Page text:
Glenn Bogue v. Commissioner of Internal Reven, (3rd Cir. 2013)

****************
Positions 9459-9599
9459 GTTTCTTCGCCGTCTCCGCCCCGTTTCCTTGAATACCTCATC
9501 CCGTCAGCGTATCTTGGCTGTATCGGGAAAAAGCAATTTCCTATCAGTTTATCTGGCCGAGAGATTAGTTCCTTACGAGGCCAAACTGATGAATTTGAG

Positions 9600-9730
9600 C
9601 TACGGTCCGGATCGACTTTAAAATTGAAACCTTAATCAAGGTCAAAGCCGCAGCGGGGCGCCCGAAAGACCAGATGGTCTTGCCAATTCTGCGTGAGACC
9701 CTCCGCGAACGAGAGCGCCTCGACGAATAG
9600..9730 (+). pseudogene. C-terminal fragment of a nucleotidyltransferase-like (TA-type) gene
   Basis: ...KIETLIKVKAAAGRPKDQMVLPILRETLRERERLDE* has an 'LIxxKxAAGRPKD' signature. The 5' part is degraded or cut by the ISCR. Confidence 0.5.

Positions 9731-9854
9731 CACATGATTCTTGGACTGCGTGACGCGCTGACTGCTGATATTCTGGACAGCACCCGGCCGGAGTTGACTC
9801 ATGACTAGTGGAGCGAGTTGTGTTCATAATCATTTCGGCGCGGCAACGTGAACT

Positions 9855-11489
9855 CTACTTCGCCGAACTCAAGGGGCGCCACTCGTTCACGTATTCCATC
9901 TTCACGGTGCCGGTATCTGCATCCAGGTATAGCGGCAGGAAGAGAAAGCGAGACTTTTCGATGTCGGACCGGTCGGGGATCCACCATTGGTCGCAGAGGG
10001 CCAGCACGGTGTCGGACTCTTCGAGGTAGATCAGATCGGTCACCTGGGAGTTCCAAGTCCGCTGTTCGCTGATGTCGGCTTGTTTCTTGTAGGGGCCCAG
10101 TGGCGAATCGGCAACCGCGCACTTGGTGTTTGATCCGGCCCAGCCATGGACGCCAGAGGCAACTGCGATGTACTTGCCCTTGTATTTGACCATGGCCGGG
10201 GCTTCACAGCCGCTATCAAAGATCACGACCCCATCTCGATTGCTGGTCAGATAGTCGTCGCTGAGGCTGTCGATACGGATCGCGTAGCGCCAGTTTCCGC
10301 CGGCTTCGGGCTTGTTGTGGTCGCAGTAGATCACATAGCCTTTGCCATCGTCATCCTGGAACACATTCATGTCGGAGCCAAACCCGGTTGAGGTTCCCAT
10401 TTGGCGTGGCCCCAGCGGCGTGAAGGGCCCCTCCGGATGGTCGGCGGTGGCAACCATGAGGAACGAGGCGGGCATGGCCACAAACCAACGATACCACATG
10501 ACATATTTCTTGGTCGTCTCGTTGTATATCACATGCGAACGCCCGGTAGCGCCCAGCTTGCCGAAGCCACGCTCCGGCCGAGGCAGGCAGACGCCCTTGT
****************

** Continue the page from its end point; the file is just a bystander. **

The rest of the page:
NOT PRECEDENTIALUNITED STATES COURT OF APPEALS FOR THE THIRD CIRCUIT No. 12-1508 GLENN PATRICK BOGUE, Appellant v. COMMISSIONER OF INTERNAL REVENUE On Appeal from the United States Tax Court (No. 12291-09) Judge: Honorable Thomas B. Wells Submitted Pursuant to Third Circuit LAR 34.1(a) June 3, 2013 Before: AMBRO, HARDIMAN and ALDISERT, Circuit Judges (Opinion filed: June 3, 2013) OPINION PER CURIAM Glenn Patrick Bogue appeals from a decision of the United States Tax Court, which determined that there were deficiencies in income tax due from Bogue in the amount of $4,680.80 for taxable year 2005, and $4,961.85 for taxable year 2006, due to its disallowance of certain of Bogue's business deductions. For the reasons that follow, we will affirm the Tax Court's decision. We have jurisdiction pursuant to 26U.S.C. § 7482(a)(1). We review the Tax Court's factual findings for clear error and its legal conclusions de novo. See PNC Bancorp, Inc. v. Comm'r, 212 F.3d 822, 827 (3d Cir. 2000). As tax deductions are a matter of legislative grace, the taxpayer bears the burden of showing that expenses are deductible. See INDOPCO, Inc. v. Comm'r, 503 U.S. 79, 84 (1992). On appeal, Bogue argues that three categories of his business deductions should have been allowed: (1) mileage costs; (2) cell phone expenses; and (3) costs of books used for research.1 The first category requires some discussion; we deal with the second and third in the margin.2 1 Bogue does not challenge in his opening brief the disallowance of any other deductions; thus, we deem waived any challenge to those deductions. F.D.I.C. v. Deglau, 207 F.3d 153, 169-70 (3d Cir. 2000); Gambino v. Morris, 134 F.3d 156, 161 n.10 (3d Cir. 1998) (issues raised for first time in reply brief not considered). 2 Bogue did not meet his burden of showing that his cell phone expenses were deductible business expenses. For the years in question, the Internal Revenue Code ("I.R.C.") considered a cellular telephone as "listed property," and thus required strict substantiation of amounts spent for business purposes. I.R.C. §§ 274(d), 280F(d)(4)(A)(v) (2005). Treasury Regulations provide that a taxpayer can take a deduction for expenses in connection with listed property only if "the taxpayer substantiates the requisite elements of each expenditure," including the "business purpose for an expenditure." 26 C.F.R. § 1.274-5T(b)(1) & (b)(6)(iii). Bogue did not produce substantiation showing that his cell-phone use was for business purposes. As to the deduction for the cost of books used for research for his writing projects, the Tax Court properly disallowed the deduction. Bogue improperly sought to deduct the cost of books purchased between 2001 and 2005 in the 2006 tax year, rather than in the years when the expenditures were made. See I.R.C. § 162(a) (deduction allowed for "ordinary and necessary expenses paid or incurred during the taxable year in carrying on Costs of commuting between a taxpayer's residence and place of business are generally nondeductible personal expenses. However, the Internal Revenue Service recognizes three exceptions: (1) transportation between the taxpayer's residence and a temporary work location outside the metropolitan area where the taxpayer lives and normally works is deductible ("temporary distant workplace exception"); (2) if the taxpayer has one or more "regular work locations away from the taxpayer's residence," transportation between the taxpayer's residence and a temporary work location is deductible ("regular work location exception"); and (3) transportation between the taxpayer's residence (if the residence serves as the taxpayer's principal place of business) and a regular or temporary work location is deductible ("home office exception"). Rev. Rul. 99-7, 1999-1 C.B. 361 (available at 1999 WL 15135). Before the Tax Court, Bogue argued that he qualified for each of the three exceptions, but in his brief here he pursues only the "regular work location" exception.3 Bogue claims that he meets this exception because the bank and various building supply stores were "regular work locations" for him. The Tax Court rejected that argument, and noted that Bogue did not establish that he worked or performed services at any of those locations. Op. at 32, n.10.4 Construing a building supply store or bank as a "regular work location" strains the meaning of "work location," as Bogue was at those locations as a customer, rather than a worker. See Rev. Rul. 90-23, 1990-1 C.B. 28 (available at 1990 WL 657156) ("a regular place of business is any location at which the taxpayer works or performs services on a regular basis").5 We thus affirm the Tax Court's ruling that Bogue's mileage deductions were not allowable business expenses. For the foregoing reasons, we will affirm the decision of the Tax Court.6 any trade or business"). Thus, we need not reach the issue of whether the expenses otherwise would have been deductible. 3 Even if we generously construe Bogue's brief to argue that he is eligible for the "temporary distant workplace" exception, the Tax Court did not err in finding that Bogue's workplaces for the years in question, at 20.1, 15.7, 15.0, 14.7, and 4.0 miles from his residence, were not unusually distant from Bogue's residence. See Dahood v. United States, 747 F.2d 46, 48 (1st Cir. 1984). Bogue's brief does not even mention the "home office" exception in his opening brief; accordingly, that argument is waived. 4 The Service conceded that Bogue could claim deductions for travel between work sites and supply stores, but he "did not provide sufficient evidence" for those trips. Op. at 34. The Court noted that Bogue was also doing renovation work on his residence (his girlfriend's house) during the period in question, so receipts from building supply stores, without something to tie them to the work sites, did not establish that the trips to the supply stores were for work purposes. Id. at 34-35. 5 Because Bogue does not meet this exception, we need not determine whether we would otherwise follow this Revenue Ruling. See Skidmore v. Swift & Co., 323 U.S. 134, 139-40 (1944) (federal courts of appeals are not bound by revenue rulings, but afford them weight depending on persuasiveness and consistency of Commissioner's position over time). 6 Bogue also challenges the constitutionality of this country's income tax system. We have already rejected such arguments as frivolous and need not discuss them further. United States v. Connor, 898 F.2d 942, 943-44 (3d Cir. 1990).